Debut author Hogstrom’s naturalistic novel presents a dark vision of struggling families.
The story is set in Sweden and then in New York. The main characters in this tale—part mystery, part family saga—are the Seger boys, Karl and Seth, and the Lee siblings, Paulie and Agnes, who all grew up together. Secondarily, we have their parents, Adam and Victoria Seger, and Eva Lee (who is also Adam’s mistress). Then there is the mysterious character Gustav Lee, who walked out on Eva years ago. The time shifts from 1950 to the early ’70s, to the ’90s, and back to 1950 and the late ’70s and so forth, becoming quite kaleidoscopic. Then there are “dreamscapes,” chapters in which Karl dreams over and over of the night Agnes was beaten almost to death by Seth, who then committed suicide (or did he?). Finally, there are the scattered italicized chapters from Paulie’s viewpoint; these give us the flavor of the times, which usually means real and dire headlines of the day (the 1979 plane crash at O’Hare, the Patty Hearst kidnapping, John Lennon’s assassination). Still, although the time frame frequently jumps and the viewpoints shift, the plot maintains its coherence. Karl and Seth both struggle to woo Agnes. Seth is a struggling writer, and his frustrations lead to drink and physical violence. Meanwhile, Karl has a high-profile, stressful job with a pharmaceutical company. Circumstances eventually lead Agnes to return to Sweden; at book’s end, gay Paulie is in a therapeutic standoff with the AIDS that had threatened to kill him. Paulie’s tenuous victory and Agnes’s late arriving peace are not enough to offset the pain that the characters have suffered for 300 pages. Agnes and Karl—not to mention Karl and Seth—cannot open up to one another. Characters cry bitterly and often, but the crying offers no real release. Hogstrom has some success limning his scenes, but errors and misspellings abound. “Break, for example, is consistently spelled “brake”; “literary” tries to stand in for “literally.” Spotting these, becomes almost a (very distracting) game for the reader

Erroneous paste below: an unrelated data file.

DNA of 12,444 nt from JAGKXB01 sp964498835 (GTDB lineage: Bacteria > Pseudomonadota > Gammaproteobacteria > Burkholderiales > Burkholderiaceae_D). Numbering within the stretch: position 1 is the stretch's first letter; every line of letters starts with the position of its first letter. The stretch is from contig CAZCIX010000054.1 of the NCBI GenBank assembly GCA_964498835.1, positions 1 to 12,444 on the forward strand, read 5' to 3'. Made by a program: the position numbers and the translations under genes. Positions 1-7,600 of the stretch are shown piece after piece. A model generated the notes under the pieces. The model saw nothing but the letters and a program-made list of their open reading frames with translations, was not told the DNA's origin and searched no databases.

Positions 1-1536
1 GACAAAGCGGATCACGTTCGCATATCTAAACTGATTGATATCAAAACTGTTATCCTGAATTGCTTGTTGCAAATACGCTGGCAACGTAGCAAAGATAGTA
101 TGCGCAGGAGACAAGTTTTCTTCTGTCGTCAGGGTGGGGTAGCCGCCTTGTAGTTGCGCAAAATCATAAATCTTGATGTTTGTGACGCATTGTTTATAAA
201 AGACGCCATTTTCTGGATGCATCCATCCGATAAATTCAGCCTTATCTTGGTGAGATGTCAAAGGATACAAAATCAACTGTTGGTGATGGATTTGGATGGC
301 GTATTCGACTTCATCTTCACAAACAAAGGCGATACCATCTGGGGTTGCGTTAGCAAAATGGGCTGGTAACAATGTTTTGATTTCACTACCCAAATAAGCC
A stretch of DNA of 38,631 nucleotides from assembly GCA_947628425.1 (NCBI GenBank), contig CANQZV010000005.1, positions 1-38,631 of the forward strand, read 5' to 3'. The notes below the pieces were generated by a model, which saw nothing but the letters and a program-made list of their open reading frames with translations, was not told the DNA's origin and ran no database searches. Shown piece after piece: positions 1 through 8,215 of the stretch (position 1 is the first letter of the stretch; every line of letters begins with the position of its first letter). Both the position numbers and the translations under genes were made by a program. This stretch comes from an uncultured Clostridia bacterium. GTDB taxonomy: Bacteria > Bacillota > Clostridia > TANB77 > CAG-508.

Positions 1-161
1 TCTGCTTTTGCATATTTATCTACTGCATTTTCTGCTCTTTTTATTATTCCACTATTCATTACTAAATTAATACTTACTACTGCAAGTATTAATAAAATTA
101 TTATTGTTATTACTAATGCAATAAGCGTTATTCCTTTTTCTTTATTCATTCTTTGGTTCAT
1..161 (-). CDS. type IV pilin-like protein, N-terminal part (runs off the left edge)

With its endless wars and broken economies, this error-prone novel assumes a bleak tone.